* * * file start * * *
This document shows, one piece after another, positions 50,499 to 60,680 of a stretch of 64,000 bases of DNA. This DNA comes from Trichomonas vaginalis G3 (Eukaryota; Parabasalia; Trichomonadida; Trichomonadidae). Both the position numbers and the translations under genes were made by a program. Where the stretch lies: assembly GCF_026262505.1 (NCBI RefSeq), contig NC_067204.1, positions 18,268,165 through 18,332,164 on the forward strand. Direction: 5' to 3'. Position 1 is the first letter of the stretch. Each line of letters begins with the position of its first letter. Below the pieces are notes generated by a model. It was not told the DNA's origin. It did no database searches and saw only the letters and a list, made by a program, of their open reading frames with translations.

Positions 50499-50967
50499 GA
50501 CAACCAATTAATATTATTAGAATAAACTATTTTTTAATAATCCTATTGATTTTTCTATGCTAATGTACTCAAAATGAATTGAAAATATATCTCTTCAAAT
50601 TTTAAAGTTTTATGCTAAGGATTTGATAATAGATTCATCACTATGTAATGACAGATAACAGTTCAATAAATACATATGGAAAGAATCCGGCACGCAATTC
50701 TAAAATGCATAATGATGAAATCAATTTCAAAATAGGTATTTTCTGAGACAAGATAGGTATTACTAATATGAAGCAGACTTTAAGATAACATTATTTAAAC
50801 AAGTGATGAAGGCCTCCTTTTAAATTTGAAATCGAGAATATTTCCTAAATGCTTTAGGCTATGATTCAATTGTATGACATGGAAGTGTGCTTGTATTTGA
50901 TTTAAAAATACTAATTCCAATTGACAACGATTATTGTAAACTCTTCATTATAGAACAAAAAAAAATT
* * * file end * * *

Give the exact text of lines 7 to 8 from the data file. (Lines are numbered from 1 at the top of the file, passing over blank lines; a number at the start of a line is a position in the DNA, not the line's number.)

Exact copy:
50801 AAGTGATGAAGGCCTCCTTTTAAATTTGAAATCGAGAATATTTCCTAAATGCTTTAGGCTATGATTCAATTGTATGACATGGAAGTGTGCTTGTATTTGA
50901 TTTAAAAATACTAATTCCAATTGACAACGATTATTGTAAACTCTTCATTATAGAACAAAAAAAAATT